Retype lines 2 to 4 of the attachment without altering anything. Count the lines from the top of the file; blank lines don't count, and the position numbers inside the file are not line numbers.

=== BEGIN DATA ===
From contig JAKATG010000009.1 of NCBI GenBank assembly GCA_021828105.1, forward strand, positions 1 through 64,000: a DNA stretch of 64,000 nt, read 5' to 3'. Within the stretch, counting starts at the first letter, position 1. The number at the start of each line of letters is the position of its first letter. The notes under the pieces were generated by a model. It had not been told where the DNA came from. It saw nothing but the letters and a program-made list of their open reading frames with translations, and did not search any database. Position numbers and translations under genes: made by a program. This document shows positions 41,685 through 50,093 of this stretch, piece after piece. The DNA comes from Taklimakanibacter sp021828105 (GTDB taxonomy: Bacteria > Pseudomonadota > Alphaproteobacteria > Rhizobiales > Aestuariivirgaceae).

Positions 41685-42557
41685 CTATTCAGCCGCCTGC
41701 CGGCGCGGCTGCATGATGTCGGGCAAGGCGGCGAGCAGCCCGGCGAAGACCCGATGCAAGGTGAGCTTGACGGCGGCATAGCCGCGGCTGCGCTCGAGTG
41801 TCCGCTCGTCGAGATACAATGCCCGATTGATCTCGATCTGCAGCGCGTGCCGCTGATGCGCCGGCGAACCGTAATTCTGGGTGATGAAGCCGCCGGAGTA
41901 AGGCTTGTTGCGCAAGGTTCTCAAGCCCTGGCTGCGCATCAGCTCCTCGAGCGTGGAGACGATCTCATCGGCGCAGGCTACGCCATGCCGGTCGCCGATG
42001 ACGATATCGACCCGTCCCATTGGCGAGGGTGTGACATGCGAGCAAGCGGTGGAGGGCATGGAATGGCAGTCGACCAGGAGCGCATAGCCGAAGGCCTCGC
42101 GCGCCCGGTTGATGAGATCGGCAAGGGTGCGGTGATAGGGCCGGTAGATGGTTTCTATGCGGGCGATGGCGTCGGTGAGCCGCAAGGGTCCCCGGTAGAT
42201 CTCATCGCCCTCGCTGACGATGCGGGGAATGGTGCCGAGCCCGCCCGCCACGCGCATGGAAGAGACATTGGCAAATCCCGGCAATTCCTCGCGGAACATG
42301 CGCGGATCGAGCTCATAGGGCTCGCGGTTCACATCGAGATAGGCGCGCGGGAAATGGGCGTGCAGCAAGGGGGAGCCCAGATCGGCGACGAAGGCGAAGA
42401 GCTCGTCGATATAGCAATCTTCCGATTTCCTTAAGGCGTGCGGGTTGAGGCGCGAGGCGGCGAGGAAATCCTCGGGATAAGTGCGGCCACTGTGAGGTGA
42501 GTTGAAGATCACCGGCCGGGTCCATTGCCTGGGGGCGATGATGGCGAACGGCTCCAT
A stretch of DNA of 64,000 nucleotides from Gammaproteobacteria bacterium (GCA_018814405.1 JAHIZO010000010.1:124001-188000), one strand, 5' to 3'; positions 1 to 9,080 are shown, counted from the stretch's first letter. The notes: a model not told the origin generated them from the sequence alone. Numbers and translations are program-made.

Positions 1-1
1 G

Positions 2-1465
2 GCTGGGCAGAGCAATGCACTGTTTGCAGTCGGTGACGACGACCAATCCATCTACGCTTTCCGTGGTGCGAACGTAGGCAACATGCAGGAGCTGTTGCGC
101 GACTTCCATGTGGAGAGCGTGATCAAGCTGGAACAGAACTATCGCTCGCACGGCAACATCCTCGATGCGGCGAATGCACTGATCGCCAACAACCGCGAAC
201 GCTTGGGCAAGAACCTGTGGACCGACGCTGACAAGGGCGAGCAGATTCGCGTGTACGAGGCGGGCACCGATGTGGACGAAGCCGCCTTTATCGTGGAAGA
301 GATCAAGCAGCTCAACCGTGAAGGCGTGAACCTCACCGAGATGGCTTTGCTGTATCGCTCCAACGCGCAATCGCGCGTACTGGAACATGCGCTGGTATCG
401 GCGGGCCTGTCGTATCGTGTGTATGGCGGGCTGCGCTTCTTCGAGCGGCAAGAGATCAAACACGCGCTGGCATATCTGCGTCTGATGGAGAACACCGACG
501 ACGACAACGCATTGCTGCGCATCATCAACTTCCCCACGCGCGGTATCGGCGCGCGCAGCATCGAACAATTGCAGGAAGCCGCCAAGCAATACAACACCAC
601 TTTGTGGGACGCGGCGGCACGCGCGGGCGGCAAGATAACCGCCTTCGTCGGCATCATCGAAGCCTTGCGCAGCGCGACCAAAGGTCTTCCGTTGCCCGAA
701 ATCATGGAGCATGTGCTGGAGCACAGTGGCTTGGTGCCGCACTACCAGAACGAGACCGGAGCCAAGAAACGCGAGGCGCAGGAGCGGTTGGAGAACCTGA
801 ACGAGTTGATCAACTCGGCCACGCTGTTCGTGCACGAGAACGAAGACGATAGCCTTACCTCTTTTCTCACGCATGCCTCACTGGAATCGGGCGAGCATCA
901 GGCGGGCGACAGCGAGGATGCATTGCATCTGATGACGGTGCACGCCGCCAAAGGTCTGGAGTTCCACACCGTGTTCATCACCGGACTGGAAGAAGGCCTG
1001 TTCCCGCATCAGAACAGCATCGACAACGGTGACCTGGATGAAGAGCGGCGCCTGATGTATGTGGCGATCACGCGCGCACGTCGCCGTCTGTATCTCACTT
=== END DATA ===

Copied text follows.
Positions 41685-42557
41685 CTATTCAGCCGCCTGC
41701 CGGCGCGGCTGCATGATGTCGGGCAAGGCGGCGAGCAGCCCGGCGAAGACCCGATGCAAGGTGAGCTTGACGGCGGCATAGCCGCGGCTGCGCTCGAGTG